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National Hot Tea Month: Herbal Tea Spotlight

herbal tea and flowers
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The time has come for the final posting! You might have noticed a trend on the PLYMC blog page that there are a few entries about tea. That’s because January is National Hot Tea Month, and we’re coming at you with the realness on how to prepare different types of tea, as well as some basic history and trivia about each type of teaWe’re closing out our series this week with herbal teas, which have a wide range of taste and flavors 

Many teas fall into the herbal tea range, from a calming chamomile tea to hibiscus and passionflower teas. They’re the easiest types of teas to grow yourself and are some of the most popular tea types! They’re generally not caffeinated teas, as they are not derived from actual tea plants, and some don’t consider herbal teas to be real teas at all. This is because traditionally, teas are made from the tea plant Camellia sinensis, and are categorized by the processing type they go through.  

Because herbal teas come from many different plants, there are many different effects that come from drinking these teas. This is why sometimes teas can be used for health problems or other reasons. For instance, as I stated before chamomile plants have calming effects that often can lull the drinker to sleep or decrease anxietyLemon balm tea also does the same effect! If you’re looking to calm a stomach ache, peppermint or ginger tea might be what you’re looking for. Being that these teas are plants, though, you should check with your doctor before drinking if you are pregnant or have any health issues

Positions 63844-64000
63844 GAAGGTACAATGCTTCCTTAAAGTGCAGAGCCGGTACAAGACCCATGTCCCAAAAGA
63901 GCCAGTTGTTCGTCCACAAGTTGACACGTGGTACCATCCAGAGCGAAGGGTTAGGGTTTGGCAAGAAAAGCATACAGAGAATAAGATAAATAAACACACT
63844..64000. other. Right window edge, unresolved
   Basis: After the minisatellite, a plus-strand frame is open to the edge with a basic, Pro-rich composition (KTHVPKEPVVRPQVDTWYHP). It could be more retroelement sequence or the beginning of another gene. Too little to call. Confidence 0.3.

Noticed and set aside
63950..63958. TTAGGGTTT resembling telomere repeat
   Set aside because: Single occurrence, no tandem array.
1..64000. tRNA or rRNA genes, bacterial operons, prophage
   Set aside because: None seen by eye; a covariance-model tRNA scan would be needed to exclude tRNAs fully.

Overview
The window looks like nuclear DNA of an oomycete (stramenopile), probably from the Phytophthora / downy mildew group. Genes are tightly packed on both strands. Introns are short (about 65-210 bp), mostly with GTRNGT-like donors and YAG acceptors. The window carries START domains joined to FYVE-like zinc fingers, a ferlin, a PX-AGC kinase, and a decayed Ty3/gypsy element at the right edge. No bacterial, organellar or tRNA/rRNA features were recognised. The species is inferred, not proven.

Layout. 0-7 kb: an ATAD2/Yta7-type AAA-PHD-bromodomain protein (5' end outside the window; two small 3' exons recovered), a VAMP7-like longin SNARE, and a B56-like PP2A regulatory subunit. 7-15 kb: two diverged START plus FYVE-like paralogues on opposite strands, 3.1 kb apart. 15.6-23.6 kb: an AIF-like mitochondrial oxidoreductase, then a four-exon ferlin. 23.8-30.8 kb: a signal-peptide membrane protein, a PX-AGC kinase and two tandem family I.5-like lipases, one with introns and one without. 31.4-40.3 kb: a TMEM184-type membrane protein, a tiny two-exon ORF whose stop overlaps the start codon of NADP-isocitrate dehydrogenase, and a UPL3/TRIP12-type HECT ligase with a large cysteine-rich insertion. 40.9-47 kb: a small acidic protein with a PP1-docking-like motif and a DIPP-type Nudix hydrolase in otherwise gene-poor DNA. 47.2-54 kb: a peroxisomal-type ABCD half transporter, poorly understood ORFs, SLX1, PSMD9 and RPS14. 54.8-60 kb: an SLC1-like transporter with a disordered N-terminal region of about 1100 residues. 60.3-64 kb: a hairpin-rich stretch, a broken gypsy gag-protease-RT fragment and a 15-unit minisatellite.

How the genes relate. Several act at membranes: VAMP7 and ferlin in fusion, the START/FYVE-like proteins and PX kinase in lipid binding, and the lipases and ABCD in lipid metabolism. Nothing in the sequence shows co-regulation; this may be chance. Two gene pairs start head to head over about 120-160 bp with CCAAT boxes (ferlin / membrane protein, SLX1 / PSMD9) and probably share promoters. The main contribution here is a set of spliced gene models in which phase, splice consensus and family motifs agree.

Herbal teas can be brewed in many different ways, depending on their type. If you’re using dried herbs follow the following guide (NOTE: 212°F is the boiling point for water) 

  • Chamomile – 212°F for 5 minutes, use 1-2 teaspoons of leaves 
  • Mint – 212°F for 5 minutes, use 1-1 ½ teaspoons of leaves 
  • Rosemary – 212°F for 10-15 minutes, use ½ -1 teaspoon of leaves 
  • Rose hips – 212°F for 10-15 minutes, use 1-2 teaspoon of rose hips 
  • Hibiscus – 212°F for 5-10 minutes, use 1-2 teaspoon of flowers depending on their size 

Luckily, if you’re looking for more variety in your learning, PLYMC has a great collection on herbal teas. My recommendations are:  

Tea-vitalize: Cold-brew Teas and Herbal Infusions to Refresh and Rejuvenate by Mimi Kirk

Healing Herbal Teas: Learn to Blend 101 Specially Formulated Teas for Stress Management, Common Ailments, Seasonal Health, and Immune Support by Sarah Farr

Tea of Tranquility: Making Herbal Teas That Support Tranquility and Nervous System Function by Brooke Criswell

Happy sipping, and we look forward to hearing about all of your tea-ventures in the future! 


Taylor S.

By day, Taylor is your run of the mill, cardigan-wearing librarian, but by night, she is a cross-stitching, history-loving, classic-movie-watching baker who is carrying on a continuous attempt to sew her own capsule wardrobe. She is probably reading two or three books at any given time.